* What happens when the library is unloaded, will all of the
above be
unregistered and cleaned up
Hello D Experts
I am replying to an old thread since I want to know if and how the
situation has improved over the past few months. In particular I want to
link and call fairly complex D functions from a C++
application.
I am exclusively using Linux. Can somebody please guide me if
I should
expect things to work with current DMD master from github?
Regards
- Puneet
There's a DConf talk about shared libraries in D.
Perhaps there's useful information there?
http://youtu.be/i63VeudjZM4
(I'm watching it now so I don't know how detailed it is.)
Hello all,

I'm wondering if this has been resolved to date. I get this error
on master:

/usr/bin/ld: generated/linux/release/64/libphobos2.so.0.66.o:
relocation R_X86_64_32 against `.rodata' can not be used when
making a shared object; recompile with -fPIC
generated/linux/release/64/libphobos2.so.0.66.o: could not read
symbols: Bad value
collect2: error: ld returned 1 exit status

even though I've built with fPIC:

cc -c -m64 -fPIC -O3 etc/c/zlib/trees.c
-ogenerated/linux/release/64/etc/c/zlib/trees.o
cc -c -m64 -fPIC -O3 etc/c/zlib/uncompr.c
-ogenerated/linux/release/64/etc/c/zlib/uncompr.o
cc -c -m64 -fPIC -O3 etc/c/zlib/zutil.c
-ogenerated/linux/release/64/etc/c/zlib/zutil.o

etc...

Maxim Fomin
2012-09-27 10:26:32 UTC
Permalink
On Thursday, 27 September 2012 at 08:26:08 UTC, Jacob Carlborg
Post by Jacob Carlborg
Last time I tried this (on Mac OS X) I got several symbols
missing. This was all symbols that are usually pointing to the
executable, inserted by the compiler. One of them would be
https://github.com/D-Programming-Language/druntime/blob/master/src/rt/deh2.d#L27
"_deh_" problem AFAIK arise when non-D and D code is merged and
can be avoided. For example, assume C/C++ application using D
library. This can be done by writing D main function which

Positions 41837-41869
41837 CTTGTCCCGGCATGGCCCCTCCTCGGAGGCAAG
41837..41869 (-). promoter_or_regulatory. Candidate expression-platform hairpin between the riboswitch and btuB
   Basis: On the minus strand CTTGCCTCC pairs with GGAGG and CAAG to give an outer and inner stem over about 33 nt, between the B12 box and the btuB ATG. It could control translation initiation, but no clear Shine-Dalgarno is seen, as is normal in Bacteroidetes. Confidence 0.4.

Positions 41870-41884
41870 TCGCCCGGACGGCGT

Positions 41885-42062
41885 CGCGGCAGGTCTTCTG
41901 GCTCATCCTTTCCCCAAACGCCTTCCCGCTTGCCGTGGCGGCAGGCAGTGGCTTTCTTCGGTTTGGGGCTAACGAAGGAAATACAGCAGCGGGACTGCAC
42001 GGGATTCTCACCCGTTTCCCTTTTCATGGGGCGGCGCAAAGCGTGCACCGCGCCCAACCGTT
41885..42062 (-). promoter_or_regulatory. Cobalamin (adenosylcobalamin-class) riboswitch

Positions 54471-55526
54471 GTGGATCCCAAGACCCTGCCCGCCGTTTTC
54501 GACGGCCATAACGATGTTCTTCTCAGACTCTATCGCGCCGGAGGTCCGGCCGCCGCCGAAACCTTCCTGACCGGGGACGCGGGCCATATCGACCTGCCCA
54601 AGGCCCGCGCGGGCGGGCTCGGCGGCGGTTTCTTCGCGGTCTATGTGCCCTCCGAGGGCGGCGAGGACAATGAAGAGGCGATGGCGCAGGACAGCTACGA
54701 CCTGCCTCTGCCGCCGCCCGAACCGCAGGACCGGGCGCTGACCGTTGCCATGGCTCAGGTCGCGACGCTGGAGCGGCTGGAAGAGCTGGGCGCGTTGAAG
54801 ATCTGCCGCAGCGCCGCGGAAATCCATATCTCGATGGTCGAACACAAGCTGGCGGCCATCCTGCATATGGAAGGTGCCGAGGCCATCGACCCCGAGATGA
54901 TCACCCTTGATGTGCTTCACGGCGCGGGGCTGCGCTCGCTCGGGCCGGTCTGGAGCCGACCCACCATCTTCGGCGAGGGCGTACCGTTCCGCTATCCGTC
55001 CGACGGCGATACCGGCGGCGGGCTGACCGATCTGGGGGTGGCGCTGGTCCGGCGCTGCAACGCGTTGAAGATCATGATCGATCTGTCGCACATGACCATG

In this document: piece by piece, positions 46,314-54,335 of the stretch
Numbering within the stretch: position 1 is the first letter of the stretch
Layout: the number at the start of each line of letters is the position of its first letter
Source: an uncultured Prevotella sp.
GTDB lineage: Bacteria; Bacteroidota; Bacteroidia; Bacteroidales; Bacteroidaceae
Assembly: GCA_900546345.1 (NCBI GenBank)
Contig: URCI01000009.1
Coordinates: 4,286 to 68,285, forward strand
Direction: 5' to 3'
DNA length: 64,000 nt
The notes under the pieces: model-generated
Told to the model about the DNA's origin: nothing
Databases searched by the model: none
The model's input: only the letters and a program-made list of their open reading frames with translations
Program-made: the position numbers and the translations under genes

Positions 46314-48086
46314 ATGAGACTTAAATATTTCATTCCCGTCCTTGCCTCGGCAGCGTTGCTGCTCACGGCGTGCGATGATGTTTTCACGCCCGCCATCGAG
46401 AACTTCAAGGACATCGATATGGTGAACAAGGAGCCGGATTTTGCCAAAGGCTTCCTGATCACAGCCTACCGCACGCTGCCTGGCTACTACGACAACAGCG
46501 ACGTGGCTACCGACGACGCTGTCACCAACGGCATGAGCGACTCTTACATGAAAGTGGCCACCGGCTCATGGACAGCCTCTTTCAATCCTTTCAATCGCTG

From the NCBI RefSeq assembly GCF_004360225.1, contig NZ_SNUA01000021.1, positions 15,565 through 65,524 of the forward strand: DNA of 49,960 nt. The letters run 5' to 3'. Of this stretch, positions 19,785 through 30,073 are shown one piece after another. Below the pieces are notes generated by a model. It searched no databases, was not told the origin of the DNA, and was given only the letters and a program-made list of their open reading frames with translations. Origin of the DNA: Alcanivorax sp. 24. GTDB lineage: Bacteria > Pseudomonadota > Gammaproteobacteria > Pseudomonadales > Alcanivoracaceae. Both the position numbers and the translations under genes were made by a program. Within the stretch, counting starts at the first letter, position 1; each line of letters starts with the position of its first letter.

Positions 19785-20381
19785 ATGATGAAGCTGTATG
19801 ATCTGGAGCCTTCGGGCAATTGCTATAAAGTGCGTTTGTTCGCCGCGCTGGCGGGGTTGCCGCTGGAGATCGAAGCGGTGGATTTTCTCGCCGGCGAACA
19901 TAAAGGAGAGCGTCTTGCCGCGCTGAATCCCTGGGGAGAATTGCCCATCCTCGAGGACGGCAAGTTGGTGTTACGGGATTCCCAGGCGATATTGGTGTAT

forwards call to C/C++ main function which uses D shared library
code. Again, sorry for code post, dpaste isn't working:
---main.cpp---
extern "C" void foo(void);

#include <stdio.h>

class CPP
{
public:
CPP() { printf("CPP ctor\n"); }
};

CPP cpp;

extern "C" int c_main_func()
{
printf("C main function reached\n");
foo();
// C/C++ application
return 0;
}
---dmain.d---
import std.stdio;

extern(C) int c_main_func();

static this()
{
writeln("main module ctor");
}

static ~this()
{
writeln("main module dtor");
}

int main()
{
return c_main_func();
}
---test.d---
import std.stdio;

static this()
{
writeln("lib module ctor");
}

static ~this()
{
writeln("lib module dtor");
}

extern(C) void foo()
{
auto a = new A("data");
writeln("in foo");

}

class A
{
string x;
static this() { writeln("static ctor"); }
static ~this() { writeln("static dtor"); }
this(string x) { writeln("ctor"); this.x = x; }
~this() { writeln("dtor"); writeln(x); }
}
------
# g++ main.cpp -c
# dmd -c dmain.d
# dmd -c test.d -fPIC
# gcc -shared test.o -o libtest.so
# gcc dmain.o main.o -ltest -lphobos2 -lpthread -lrt -L.
-Wl,-rpath=.
# ./a.out
CPP ctor
main module ctor
lib module ctor
static ctor
C main function reached
ctor
in foo
static dtor
lib module dtor
main module dtor
dtor
data
# ldd ./a.out
linux-vdso.so.1 (0x00007fff4cd55000)
libtest.so => ./libtest.so (0x00007f970520b000)
libpthread.so.0 => /lib64/libpthread.so.0 (0x00007f9704fd3000)
librt.so.1 => /lib64/librt.so.1 (0x00007f9704dcb000)
libc.so.6 => /lib64/libc.so.6 (0x00007f9704a26000)
/lib64/ld-linux-x86-64.so.2 (0x00007f970540e000)
#
Andrei Alexandrescu
2012-09-27 18:25:06 UTC
Permalink
On 9/27/12 6:26 AM, Maxim Fomin wrote:
[snip]

Thanks! I adapted your code as follows and it works with 2.058 on Centos.

*** lib.d
import std.stdio;

extern(C) int fun()
{
writeln(", world!");
return 42;
}

*** main.d
import std.stdio;

extern(C) int fun();

void main()
{
write("Hello");
fun();
}

*** Makefile

PHOBOS_PATH=/path/to/phobos/

main: main.o liblib.so
gcc main.o -llib -lphobos2 -lpthread -lrt -L. -L${PHOBOS_PATH}
-Wl,-rpath=. -o main

liblib.so: lib.d
dmd -fPIC -c lib.d
gcc -shared lib.o -o liblib.so

%.o: %.d
dmd -c $<

clean:
rm -f main main.o lib.o liblib.so

Building the makefile and running ./main prints the classic message.
Thanks all for answering, this will get us going.


Andrei
Jacob Carlborg
2012-09-27 18:56:08 UTC
Permalink
Post by Maxim Fomin
[snip]
Thanks! I adapted your code as follows and it works with 2.058 on Centos.
I seriously doubt that everything is working properly, have a look at my